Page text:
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Comment Re:Your ISP doesn't care (Score 1) 269

Run your own server? You got to be kidding with advice like this. It is simple enough to get such a server up and operational. But, the maintenance effort needed on that server quickly outweighs any benefits. Ensuring the server has appropriate spam / virus protections, keeping these up to date, dealing with blacklistings, etc. It just is not worth it unless it is your job to maintain a server like this. If this is NOT your job, that job will suffer due to less time being available while you deal with email server maintenance.

In the end, it is much better to ask yourself two simple questions - How many mail boxes do I need? and How much storage is needed for each mail box? Using that information you can shop around and find a suitable solution where it is someone else's business to do that server maintenance. Prices and capabilities vary. Places like Rackspace offers an email services only option that costs much less than the time needed to host your own server. Gmail and the ilk become options as well. I hesitate to use the "free" services from companies like Google though - it is bad enough that I am relinquishing control of an essential service, I want to know that I am getting what I pay for. The contracts for free services are rather one sided with limited liabilities, IMO.

Comment Interesting (Score 4, Interesting) 62

... "attributable to the inaccurate data Spokeo collected on him." If a company is in the clear for publishing inaccurate data about an individual, are they also in the clear for just fabricating data? What's to say that any of the names in their lists represent real and physical people with the same name? In theory the users entered the data at one point or another and that should be enough to tie the data to a real human. BUT any coder knows it's not rocket science to write a script to fill in a form and submit it. Consider tools like Faker

Comment Re:Awesome Models (Score -1) 235

From the NASA website ( "The difference between weather and climate is a measure of time. Weather is what conditions of the atmosphere are over a short period of time, and climate is how the atmosphere "behaves" over relatively long periods of time." So weather IS climate, just on a much shorter scale. Weather is TODAY's climate, and the collective weather over the past XX years defines a generic "climate" statement. With that in mind, predictions of Climate change should be relatively reliably reflected in current weather patterns. I would fully expect the predictions to be wrong occasionally, but there seems to be a growing trend of glaring wrongs with the current state of climate predictions. Therefore I submit that the current climate models are not yet good enough to be the defining factor in public policy, as many would have us believe they should be now.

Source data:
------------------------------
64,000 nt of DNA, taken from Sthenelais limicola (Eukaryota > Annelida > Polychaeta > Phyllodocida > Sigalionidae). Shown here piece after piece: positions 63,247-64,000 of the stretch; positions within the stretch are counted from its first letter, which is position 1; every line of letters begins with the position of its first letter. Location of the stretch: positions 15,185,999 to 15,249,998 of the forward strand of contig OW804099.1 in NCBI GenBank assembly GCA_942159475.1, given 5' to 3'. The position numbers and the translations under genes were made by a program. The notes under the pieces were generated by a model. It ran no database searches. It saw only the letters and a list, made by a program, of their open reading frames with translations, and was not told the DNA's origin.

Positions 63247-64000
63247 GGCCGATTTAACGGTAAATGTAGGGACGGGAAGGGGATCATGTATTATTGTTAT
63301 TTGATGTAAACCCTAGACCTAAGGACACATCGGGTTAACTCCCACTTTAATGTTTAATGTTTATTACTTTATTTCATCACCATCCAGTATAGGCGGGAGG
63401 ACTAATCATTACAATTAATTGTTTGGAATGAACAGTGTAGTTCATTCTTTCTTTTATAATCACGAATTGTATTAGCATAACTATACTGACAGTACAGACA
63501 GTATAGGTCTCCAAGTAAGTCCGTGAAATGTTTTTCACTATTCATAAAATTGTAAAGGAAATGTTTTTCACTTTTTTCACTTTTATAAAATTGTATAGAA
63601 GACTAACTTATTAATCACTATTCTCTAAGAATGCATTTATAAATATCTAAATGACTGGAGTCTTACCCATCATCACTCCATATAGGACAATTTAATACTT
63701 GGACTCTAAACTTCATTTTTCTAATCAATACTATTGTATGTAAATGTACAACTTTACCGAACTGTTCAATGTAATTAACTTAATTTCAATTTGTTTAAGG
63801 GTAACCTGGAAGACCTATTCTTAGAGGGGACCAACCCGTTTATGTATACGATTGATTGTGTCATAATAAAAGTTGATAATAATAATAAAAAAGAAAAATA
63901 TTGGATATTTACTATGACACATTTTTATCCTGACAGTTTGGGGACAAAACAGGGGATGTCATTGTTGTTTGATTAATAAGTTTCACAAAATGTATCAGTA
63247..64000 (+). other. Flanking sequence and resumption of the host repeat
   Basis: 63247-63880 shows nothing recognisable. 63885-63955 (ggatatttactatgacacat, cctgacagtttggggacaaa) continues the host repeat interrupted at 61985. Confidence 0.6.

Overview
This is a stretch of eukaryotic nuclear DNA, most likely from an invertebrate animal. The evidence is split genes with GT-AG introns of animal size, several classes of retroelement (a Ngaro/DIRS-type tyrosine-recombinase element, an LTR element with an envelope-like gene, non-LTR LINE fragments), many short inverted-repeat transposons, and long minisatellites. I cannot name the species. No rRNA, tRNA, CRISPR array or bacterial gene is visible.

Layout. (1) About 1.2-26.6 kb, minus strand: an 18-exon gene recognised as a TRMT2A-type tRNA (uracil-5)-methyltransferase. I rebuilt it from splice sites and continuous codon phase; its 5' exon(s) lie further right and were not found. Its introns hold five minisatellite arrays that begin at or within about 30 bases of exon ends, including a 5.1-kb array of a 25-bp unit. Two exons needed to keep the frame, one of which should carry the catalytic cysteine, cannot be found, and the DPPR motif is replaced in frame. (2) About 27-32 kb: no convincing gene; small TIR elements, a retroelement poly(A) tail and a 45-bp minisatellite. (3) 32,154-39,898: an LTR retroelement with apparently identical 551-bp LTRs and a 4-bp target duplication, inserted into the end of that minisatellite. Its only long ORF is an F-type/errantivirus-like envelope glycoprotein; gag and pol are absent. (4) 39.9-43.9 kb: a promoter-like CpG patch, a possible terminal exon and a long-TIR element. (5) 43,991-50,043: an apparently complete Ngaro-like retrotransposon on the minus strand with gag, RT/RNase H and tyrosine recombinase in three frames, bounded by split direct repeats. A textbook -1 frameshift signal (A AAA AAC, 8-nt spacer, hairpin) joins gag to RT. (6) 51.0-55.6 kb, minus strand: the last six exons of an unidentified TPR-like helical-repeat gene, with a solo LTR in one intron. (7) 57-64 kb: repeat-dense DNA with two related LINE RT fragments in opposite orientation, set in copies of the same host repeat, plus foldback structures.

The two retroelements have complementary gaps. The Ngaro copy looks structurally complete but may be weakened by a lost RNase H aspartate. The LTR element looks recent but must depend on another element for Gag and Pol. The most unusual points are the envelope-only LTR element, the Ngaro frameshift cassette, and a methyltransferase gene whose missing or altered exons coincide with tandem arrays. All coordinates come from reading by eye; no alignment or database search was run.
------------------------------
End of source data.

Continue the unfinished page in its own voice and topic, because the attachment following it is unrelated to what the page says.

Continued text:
Comment Awesome Models (Score 0, Troll) 235

So these awesome weather models that have been driving so much controversy over global warming and everything else are not quite right? Hmm, soo let me get this straight. They can't predict the weather next week very accurately, but we are supposed to "trust" the experts when they tell us what is going to happen in the next few years or longer? And we are seeing constant reminders like this that their models are broken and prone to human error. Forgive me if I take ALL weather predictions with a degree of doubt, like I have for almost all my life.

Submission + - Google Gets Into Car Insurance Comparison Business in US (

mpicpp writes: Google has made it official: It’s getting into car insurance in the U.S.

The tech giant announced Thursday that it’s launching a new feature called “Google Compare for Auto Insurance.”

It’s a comparison shopping site that lets consumers compare rates from different insurance carriers.

The option to compare rates will pop up when a consumer searches on Google for “car insurance.”

At the outset, the service is available to California residents, but Google said it will expand to other states later this year.

Google already offers auto, travel and mortgage quotes in the United Kingdom.

It also operates a credit card comparison service in the U.S. under the “Google Compare” umbrella.

Several major U.S. insurance carriers are reportedly reluctant to work with Google. The tech giant does not list major carriers such as State Farm, GEICO, Progressive and Allstate among its current partners.

Comment FOP? (Score 2) 132

Not sure how current it is, but when I was looking for the same a few years back all that was really available for PHP was HTML->PDF libraries which were not sufficient for anything but the most basic forms. A decent invoice form was hard to get right with these tools. Then I came across FOP. Or more specifically XML-FOP. Combine that with a little XSL and the output was amazing, and could do more than the HTML converters. The only problem is that the FOP tool was a Java based program so PHP would need to execute a shell command to call it. With tight control of what info was passed to that shell command, it seemed an appropriate trade-off for the job at hand. You can still get FOP in the ubuntu repos - apt-get install fop. The learning curve for FOP is a little steep to begin, but no more than any other XML dialect. And being XML, you have a lot of options in building the required FOP file. I opted to put my data into my own XML file, then utilize an XSL file to convert it if/when needed. More details here: